How To *Actually* Get Some Rest
Almost everyone I know is waking up tired.
The days are getting shorter, the list of news headlines is getting longer, and rest—real rest—is escaping us. Do you feel it, too?
As we’re still facing the reality and grief of COVID-19, many of us are experiencing some form of stress. Whether you’re an essential worker, experiencing job loss, or navigating remote work, work anxiety is affecting all of us differently. If you have kids or are caring for a loved one, healthcare, education, and financial stress are magnified. The additional and persistent traumas of racial, economic, and gender inequality compound on top. And politics. Politics. All this stress lingers in our body, affects our sleep patterns, and can lead to chronic exhaustion. We could all use some rest, even if we’re not leaving the house.
I can always tell when I’m rested because I’m more clear-headed, kind and helpful, and capable of optimism. In short, I like being around myself when I’m rested, and I have a hunch that others do, too. I’ve always imagined rest as the solution to exhaustion, the antidote for stress—which means I don’t always do it until I am completely drained. Instead, I think it might be a little like being dehydrated: by the time you’re thirsty, you’re already experiencing dehydration’s negative effects. Rest is more than a solution; it’s a habit, like drinking water, that everyone should have access to on a regular basis.
But rest can feel out of reach right now. You don’t have to be productive in a pandemic, say the hand-lettered images on Instagram, but everything else seems to remind us that we need to get our behinds in gear. The daily recital of stock tickers before the morning news, the reduction in unemployment assistance, and the constant barrage of thought pieces around “the future of [insert industry here]” remind us that productivity is paramount. But rest is radical; it’s resistance; it’s how we can keep the momentum of social change this year is demanding.
So what’s the secret to *actually* feeling rested right now? Here’s how I’m approaching it.
Take a resting inventory
Start by looking at where you are able to rest, and where your resting deficits are. Are you sleeping well on weeknights, but lingering awake until 3 a.m. on the weekends? Is it the other way around? My sleep hasn’t been an issue, but feeling rested and mentally restored during my waking hours has been challenging.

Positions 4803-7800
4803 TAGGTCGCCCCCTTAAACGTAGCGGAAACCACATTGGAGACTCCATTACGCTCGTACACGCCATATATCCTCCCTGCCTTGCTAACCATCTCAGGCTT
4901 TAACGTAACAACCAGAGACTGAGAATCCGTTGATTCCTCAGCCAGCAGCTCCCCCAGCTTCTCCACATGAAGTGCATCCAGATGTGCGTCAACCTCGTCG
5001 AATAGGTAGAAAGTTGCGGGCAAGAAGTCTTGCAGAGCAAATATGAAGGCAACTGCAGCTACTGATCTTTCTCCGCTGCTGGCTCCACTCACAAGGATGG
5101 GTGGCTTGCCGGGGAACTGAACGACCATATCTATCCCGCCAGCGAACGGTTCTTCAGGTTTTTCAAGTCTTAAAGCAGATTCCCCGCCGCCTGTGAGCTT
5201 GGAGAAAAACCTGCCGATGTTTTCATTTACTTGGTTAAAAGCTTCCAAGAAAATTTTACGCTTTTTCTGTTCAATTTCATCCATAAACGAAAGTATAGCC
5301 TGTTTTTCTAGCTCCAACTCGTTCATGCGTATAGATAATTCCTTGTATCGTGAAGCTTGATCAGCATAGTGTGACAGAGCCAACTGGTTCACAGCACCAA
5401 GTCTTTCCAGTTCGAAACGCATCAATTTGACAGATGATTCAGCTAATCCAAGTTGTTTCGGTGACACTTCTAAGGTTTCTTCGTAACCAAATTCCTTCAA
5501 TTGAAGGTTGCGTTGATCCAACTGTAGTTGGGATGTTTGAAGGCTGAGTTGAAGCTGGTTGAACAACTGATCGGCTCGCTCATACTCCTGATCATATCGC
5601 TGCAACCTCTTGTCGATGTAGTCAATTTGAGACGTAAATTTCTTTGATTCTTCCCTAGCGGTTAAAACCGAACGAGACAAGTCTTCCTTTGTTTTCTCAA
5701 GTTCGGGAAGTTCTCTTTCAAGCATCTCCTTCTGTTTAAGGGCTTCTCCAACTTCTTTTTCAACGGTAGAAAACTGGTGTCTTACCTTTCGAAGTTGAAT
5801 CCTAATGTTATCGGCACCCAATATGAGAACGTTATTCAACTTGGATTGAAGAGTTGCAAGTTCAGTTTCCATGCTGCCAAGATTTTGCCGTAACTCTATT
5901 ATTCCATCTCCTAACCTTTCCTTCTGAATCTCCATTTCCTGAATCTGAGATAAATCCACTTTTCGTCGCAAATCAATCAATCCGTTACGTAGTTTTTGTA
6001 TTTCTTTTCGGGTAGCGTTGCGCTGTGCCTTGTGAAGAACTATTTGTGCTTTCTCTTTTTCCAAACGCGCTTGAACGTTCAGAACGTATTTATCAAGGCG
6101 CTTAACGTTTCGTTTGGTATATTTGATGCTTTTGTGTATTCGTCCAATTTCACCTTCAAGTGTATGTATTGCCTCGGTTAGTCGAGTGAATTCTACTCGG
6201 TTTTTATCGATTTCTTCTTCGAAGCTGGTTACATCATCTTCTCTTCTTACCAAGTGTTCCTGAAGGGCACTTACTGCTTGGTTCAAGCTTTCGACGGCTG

Once you’ve decided on the amount of rest you need and where you can access it in your schedule, decide why you need to restore yourself. Studies have found many benefits to knowing your overall “why,” and I like to extend that to my self-care routines as well. If I know why I need (and deserve) rest, it’s much easier for me to set aside intentional time to do it.
One thing I’ve learned along the way that’s helped me narrow down my purpose for resting is that it’s more difficult to rest when your only goal is to become more productive. Instead, intentions like self-respect, mental and emotional healing, and opening up space for creative inspiration are more sustainable and appealing than just getting more done.
Set an intention, but remove expectations
It’s easy to scroll Instagram, reach for a glass of wine, or boot up the Playstation 4 after a long day. We’re human—seeking rest when we’re tired is automatic. But I don’t actually feel rested after doing these things unless I intentionally approach them with a restorative mindset. This all goes back to finding your “why.”
“What you tell yourself matters,” says Lynell Ross, a certified health and wellness coach. “If you tell yourself you are too busy to rest, you can’t find time to rest, or anything that prevents you from taking time to slow down, you are keeping yourself on high alert all day long.” Find moments that you can establish as “resting,” even if it’s as small as taking a few deep breaths while you’re waiting for the tea kettle to boil.
Whether I have an hour to play a video game or am vacuuming every square inch of my apartment, I try to remind myself that this, too, is meant to restore me. In general, staying present and mindful helps me remain grounded and lowers the chance of mentally and emotionally exhausting myself.